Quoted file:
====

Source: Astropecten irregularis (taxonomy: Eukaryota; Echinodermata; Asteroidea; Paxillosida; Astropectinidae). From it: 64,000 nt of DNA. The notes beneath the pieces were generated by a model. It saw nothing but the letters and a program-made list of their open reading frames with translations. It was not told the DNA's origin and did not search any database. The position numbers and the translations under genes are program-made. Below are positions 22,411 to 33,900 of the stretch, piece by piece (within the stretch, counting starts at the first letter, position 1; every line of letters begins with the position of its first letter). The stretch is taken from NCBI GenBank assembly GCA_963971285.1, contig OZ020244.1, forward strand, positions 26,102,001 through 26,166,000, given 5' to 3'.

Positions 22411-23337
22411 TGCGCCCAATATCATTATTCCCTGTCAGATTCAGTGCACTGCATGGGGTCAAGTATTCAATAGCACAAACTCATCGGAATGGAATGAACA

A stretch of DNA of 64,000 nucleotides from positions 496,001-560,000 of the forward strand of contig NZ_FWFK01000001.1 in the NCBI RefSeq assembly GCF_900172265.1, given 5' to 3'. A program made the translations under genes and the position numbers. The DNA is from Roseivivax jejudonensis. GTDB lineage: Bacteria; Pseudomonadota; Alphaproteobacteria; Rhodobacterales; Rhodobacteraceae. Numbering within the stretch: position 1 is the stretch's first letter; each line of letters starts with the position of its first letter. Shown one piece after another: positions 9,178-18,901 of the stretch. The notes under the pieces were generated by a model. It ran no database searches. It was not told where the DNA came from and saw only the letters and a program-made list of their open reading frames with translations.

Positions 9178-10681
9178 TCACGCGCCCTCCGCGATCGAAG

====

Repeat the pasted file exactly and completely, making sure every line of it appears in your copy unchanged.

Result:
Source: Astropecten irregularis (taxonomy: Eukaryota; Echinodermata; Asteroidea; Paxillosida; Astropectinidae). From it: 64,000 nt of DNA. The notes beneath the pieces were generated by a model. It saw nothing but the letters and a program-made list of their open reading frames with translations. It was not told the DNA's origin and did not search any database. The position numbers and the translations under genes are program-made. Below are positions 22,411 to 33,900 of the stretch, piece by piece (within the stretch, counting starts at the first letter, position 1; every line of letters begins with the position of its first letter). The stretch is taken from NCBI GenBank assembly GCA_963971285.1, contig OZ020244.1, forward strand, positions 26,102,001 through 26,166,000, given 5' to 3'.

Positions 22411-23337
22411 TGCGCCCAATATCATTATTCCCTGTCAGATTCAGTGCACTGCATGGGGTCAAGTATTCAATAGCACAAACTCATCGGAATGGAATGAACA

A stretch of DNA of 64,000 nucleotides from positions 496,001-560,000 of the forward strand of contig NZ_FWFK01000001.1 in the NCBI RefSeq assembly GCF_900172265.1, given 5' to 3'. A program made the translations under genes and the position numbers. The DNA is from Roseivivax jejudonensis. GTDB lineage: Bacteria; Pseudomonadota; Alphaproteobacteria; Rhodobacterales; Rhodobacteraceae. Numbering within the stretch: position 1 is the stretch's first letter; each line of letters starts with the position of its first letter. Shown one piece after another: positions 9,178-18,901 of the stretch. The notes under the pieces were generated by a model. It ran no database searches. It was not told where the DNA came from and saw only the letters and a program-made list of their open reading frames with translations.

Positions 9178-10681
9178 TCACGCGCCCTCCGCGATCGAAG